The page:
In studying and making sintered disc brake linings, this project aimed to: control the coefficient of friction within the 0.15 to 0.55 range; reduce wear via action of a viscous transfer coating and realize a substantial gain versus loses due to braking; reduce total braking system weight by reducing rubbing surfaces; and improve disc life. The project found that the presence of copper and bronze fibres enhanced mechanical strength during braking. It also found that mechanical strength decreases when the dimensions of graphite particles decrease. Furthermore, a large drop in rupture strength occurs for all grades at temperatures above 500 C. Thermal conductivity increases with temperatures up to 500 C a contrast with the usual decrease in the thermal conductivity of metals, while it decreases drastically at higher temperatures. The substitution of ceramics by glass forming alloys does not significantly affect mechanical properties but increasing graphite content appears more detrimental. Particle morphology does not affect damping capacity. It seemed possible to obtain a desired coefficient of friction at low speeds by combining the effects of composition and morphology. At high speeds, it seemed difficult to control the formation mechanism of the transfer layer and obtain the desired friction coefficient. The last part of this project showed that it could be possible to obtain a given coefficient of friction by using materials with different friction coefficients in different segments of a single pad, and to control closely the coefficient of friction at high speeds. The resulting friction and wear at all speeds is the same as that found by combining the contributions of each material in proporrtion to the number of segments and their positions.
A study has been conducted on the use of sintered materials for high energy and/or high power dissipation during braking on steel discs.
3 particular areas were investigated:
the influence of particle morphology on mechanical, thermal and tribological properties of the brake pads;
the influence of intrinsic properties of ceramics and metallic glass forming alloys on the coefficient of friction, wear and thermal exchange at the rubbing surfaces;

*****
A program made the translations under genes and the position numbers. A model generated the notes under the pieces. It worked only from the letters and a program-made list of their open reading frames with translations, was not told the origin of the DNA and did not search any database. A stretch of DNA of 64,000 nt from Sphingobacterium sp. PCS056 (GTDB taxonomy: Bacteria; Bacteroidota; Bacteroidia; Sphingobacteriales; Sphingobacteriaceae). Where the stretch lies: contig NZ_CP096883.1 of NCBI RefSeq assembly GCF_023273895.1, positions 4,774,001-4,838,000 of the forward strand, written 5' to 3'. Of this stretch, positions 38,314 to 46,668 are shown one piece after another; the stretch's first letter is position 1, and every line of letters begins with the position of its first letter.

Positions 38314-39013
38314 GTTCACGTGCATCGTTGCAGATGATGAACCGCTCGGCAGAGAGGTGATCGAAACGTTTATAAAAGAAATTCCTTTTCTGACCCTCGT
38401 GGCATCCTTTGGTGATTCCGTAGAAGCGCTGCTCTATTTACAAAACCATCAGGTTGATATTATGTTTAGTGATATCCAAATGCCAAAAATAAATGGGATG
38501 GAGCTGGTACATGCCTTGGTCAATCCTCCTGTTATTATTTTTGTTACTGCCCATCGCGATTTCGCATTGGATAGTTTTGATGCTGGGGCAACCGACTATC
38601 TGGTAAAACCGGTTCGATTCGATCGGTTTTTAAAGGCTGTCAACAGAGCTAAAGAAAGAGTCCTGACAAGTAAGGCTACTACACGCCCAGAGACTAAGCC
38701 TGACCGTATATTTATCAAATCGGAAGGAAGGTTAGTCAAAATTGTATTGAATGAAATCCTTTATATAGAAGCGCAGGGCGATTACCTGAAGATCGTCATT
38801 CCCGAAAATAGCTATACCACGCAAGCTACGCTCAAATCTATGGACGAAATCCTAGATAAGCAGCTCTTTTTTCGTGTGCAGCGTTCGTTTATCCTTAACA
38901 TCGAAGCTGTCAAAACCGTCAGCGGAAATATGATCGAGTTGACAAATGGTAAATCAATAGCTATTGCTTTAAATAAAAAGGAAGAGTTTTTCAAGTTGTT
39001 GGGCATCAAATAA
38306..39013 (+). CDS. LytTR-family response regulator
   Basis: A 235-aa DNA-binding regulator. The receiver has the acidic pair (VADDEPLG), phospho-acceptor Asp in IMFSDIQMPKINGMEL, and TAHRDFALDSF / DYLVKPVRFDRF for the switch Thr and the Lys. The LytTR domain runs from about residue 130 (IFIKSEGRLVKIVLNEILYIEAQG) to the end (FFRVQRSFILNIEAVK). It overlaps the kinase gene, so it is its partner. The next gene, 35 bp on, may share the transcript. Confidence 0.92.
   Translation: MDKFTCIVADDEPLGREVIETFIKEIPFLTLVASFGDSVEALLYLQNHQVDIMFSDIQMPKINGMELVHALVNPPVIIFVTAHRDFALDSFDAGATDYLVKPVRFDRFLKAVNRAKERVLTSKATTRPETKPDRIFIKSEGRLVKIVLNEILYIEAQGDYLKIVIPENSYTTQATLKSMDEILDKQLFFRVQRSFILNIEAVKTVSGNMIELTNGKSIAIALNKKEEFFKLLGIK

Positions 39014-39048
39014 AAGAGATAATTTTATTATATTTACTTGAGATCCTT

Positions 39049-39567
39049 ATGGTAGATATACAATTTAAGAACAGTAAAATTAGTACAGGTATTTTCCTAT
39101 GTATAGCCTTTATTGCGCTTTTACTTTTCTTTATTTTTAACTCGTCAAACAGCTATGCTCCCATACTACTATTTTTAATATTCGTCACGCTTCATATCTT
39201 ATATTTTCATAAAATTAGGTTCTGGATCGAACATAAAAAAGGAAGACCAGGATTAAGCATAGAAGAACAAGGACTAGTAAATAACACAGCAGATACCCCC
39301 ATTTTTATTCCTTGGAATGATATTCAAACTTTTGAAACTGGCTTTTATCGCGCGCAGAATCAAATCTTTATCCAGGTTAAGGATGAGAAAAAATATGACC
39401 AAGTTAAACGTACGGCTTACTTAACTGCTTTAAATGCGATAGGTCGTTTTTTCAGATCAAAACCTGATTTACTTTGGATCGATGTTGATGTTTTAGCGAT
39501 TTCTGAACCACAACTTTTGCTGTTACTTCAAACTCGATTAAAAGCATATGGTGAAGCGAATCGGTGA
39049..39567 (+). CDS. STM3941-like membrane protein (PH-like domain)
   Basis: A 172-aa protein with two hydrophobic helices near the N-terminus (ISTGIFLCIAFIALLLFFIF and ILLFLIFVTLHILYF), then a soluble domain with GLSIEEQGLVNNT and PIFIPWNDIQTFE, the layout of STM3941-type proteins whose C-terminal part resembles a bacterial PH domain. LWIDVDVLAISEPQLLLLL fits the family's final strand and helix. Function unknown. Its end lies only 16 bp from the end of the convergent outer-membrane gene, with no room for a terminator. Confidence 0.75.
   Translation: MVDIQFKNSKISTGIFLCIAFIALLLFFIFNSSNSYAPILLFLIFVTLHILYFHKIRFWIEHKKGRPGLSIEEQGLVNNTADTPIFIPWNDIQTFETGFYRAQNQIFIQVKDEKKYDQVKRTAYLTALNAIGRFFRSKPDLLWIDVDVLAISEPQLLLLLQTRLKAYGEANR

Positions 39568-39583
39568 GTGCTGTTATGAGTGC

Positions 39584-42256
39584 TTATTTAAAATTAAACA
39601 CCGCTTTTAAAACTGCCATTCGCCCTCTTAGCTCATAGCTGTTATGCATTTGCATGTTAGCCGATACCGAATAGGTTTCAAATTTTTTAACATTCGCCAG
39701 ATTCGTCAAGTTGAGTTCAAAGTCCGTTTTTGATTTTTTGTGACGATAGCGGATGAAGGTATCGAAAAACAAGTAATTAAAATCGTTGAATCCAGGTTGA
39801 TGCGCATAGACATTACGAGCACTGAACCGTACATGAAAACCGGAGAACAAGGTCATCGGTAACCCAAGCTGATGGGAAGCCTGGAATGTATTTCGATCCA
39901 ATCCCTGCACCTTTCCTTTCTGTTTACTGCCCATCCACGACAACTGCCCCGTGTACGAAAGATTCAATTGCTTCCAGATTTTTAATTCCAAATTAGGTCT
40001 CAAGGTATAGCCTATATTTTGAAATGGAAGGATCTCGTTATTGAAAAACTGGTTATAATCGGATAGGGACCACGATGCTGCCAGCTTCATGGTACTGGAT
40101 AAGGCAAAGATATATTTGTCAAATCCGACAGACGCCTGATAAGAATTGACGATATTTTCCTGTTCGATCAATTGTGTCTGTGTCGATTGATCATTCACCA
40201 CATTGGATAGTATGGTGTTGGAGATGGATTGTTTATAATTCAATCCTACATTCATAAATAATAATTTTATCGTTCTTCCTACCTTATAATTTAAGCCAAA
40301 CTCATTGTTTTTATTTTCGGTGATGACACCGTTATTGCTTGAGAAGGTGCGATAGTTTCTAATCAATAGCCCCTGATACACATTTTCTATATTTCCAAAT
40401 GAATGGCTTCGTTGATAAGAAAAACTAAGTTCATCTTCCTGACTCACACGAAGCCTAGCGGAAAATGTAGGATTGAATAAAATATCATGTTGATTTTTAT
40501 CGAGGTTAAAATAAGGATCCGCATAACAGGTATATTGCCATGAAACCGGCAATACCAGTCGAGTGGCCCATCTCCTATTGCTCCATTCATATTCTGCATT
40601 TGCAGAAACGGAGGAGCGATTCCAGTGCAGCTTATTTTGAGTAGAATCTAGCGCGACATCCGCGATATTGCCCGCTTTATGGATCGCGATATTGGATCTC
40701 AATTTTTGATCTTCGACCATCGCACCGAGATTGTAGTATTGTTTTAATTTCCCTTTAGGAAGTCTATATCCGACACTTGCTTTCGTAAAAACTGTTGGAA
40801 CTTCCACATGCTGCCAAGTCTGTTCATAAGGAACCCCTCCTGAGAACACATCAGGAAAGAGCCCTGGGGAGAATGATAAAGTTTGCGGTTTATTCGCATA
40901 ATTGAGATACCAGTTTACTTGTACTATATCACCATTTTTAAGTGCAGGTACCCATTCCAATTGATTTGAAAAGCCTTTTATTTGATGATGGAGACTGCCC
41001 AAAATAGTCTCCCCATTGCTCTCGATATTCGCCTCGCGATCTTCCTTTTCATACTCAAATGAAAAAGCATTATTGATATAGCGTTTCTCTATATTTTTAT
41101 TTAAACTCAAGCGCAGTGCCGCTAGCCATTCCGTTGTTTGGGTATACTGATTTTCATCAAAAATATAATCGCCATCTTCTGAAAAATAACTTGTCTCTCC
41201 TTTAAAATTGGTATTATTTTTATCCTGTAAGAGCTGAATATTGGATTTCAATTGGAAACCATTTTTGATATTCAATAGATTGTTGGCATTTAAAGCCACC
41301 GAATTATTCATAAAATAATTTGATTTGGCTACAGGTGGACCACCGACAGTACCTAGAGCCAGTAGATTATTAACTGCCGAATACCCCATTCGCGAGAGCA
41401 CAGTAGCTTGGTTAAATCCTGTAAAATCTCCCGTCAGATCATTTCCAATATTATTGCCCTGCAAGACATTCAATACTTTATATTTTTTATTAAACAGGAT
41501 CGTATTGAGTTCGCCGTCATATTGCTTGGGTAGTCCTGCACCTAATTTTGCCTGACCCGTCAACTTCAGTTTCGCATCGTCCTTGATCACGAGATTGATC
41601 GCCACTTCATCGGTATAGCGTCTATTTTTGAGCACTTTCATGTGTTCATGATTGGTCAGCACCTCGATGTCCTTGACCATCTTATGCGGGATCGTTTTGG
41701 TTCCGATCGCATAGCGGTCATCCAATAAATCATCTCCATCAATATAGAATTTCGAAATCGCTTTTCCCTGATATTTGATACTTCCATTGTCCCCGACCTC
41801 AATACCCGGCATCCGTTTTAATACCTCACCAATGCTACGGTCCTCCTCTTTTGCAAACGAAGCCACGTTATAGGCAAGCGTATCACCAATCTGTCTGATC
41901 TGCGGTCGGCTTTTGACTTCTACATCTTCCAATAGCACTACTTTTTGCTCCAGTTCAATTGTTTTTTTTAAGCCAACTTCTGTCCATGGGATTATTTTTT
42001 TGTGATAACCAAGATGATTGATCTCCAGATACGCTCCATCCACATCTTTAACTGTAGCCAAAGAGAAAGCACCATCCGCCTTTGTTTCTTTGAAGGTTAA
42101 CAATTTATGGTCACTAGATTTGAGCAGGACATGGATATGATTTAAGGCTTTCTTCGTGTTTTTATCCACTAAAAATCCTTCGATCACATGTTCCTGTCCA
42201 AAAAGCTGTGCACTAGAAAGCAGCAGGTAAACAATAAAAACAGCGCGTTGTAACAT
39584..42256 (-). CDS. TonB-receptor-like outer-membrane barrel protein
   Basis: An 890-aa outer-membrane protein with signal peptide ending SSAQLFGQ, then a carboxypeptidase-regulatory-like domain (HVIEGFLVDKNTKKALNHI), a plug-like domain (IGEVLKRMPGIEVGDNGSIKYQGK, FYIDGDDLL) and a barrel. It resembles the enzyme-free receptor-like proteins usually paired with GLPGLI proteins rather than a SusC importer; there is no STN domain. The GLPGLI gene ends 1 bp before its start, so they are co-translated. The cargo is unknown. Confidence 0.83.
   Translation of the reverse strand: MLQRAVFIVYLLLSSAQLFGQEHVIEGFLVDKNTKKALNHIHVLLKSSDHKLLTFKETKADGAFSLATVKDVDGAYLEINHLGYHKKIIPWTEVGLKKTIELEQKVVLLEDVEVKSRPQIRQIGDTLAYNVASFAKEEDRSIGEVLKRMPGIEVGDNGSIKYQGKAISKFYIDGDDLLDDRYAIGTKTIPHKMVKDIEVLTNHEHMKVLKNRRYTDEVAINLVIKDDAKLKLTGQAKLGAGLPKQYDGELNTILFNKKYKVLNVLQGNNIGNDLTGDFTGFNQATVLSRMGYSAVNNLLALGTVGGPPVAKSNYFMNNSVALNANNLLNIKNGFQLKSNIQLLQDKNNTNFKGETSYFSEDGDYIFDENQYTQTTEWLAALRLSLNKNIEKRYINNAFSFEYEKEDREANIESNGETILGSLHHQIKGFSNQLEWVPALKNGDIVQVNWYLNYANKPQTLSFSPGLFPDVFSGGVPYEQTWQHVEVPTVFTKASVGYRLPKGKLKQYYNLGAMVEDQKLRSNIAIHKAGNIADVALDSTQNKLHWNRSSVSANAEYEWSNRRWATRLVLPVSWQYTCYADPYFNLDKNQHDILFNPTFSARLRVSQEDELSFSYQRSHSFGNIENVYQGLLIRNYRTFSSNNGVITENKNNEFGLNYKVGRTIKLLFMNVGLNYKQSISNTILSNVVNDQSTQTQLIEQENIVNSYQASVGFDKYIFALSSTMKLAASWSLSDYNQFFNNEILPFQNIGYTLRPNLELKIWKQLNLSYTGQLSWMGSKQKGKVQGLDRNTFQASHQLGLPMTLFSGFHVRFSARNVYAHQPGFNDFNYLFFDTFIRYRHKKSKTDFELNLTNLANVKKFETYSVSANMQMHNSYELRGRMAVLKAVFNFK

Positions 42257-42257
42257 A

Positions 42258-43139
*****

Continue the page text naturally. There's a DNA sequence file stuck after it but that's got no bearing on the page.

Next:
mathematical modelling of the disc pad system including the viscous layer.
THE PROJECT CONSISTS IN THE STUDY AND PRODUCTION OF SINTERED LININGS FOR HIGH-ENERGY AND/OR HEAVY-DUTY DISC BRAKES ON BRONZE BASE FRICTION MATERIALS. IN THESE AREAS OF APPLICATION THE PERFORMANCE OF SINTERED LININGS SHOULD BE VERY PROMISING FOR THE FOLLOWING REASONS:
- ADDITION OF NEW MATERIALS TO THE COMPOSITION OF THE LININGS SUCH AS ALLOYS LIKELY TO FORM AMORPHOUS-STRUCTURE METALLIC GLASSES AND SPECIAL CERAMICS. THESE MATERIALS, WHICH DETERMINE THE CHARACTERISTICS OF THE AMORPHOUS, VISCOUS TRANSFER COATING BASICALLY AFFECTS THE COEFFICIENT OF FRICTION, WEAR, AND HEAT TRANSFER FROM THE RUBBING SURFACES.
- USE OF METALLIC FIBRES IN ORDER TO OBTAIN MICROSCOPIC STRUCTURES GIVING MECHANICAL AND PHYSICAL PROPERTIES WHICH ARE WELL MATCHED TO TRIBOLOGICAL APPLICATIONS.
- USE OF NEW TECHNIQUES SUCH AS HOT FORGING AND HOT ISOSTATIC PRESSING FOR THE FABRICATION OF SINTERED LININGS.
THE MAJOR AIMS OF THE PROJECT, WHICH REPRESENT A CLEAR TECHNOLOGICAL ADVANCE AS COMPARED WITH CURRENT PRACTICE ARE:
- CONTROLLING THE COEFFICIENT OF FRICTION WITHIN THE RANGE 0.15 - 0.55 - REDUCING WEAR VIA THE ACTION OF THE VISCOUS TRANSFER COATING, AND HENCE A SUBSTANTIAL GAIN VERSUS LOSSES DUE TO BRAKING.
- REDUCTION IN THE TOTAL WEIGHT OF THE BRAKING SYSTEM BY REDUCING THE RUBBING SURFACES
- IMPROVEMENTS TO DISC LIFE.
THREE ITEMS OF RESEARCH ARE DEFINED:
- INFLUENCE OF PARTICLE MORPHOLOGY ON MECHANICAL, THERMAL AND TRIBOLOGICAL PROPERTIES OF PADS.
- INFLUENCE OF INTRINSIC PROPERTIES OF CERAMICS AND METALLIC GLASS FORMING ALLOYS, ON THE COEFFICIENT OF FRICTION , WEAR AND THERMAL EXCHANGE AT THE RUBBING SURFACES.
- MATHEMATICAL MODELLING OF THE DISC/PAD SYSTEM INCLUDING THE VISCOUS LAYER.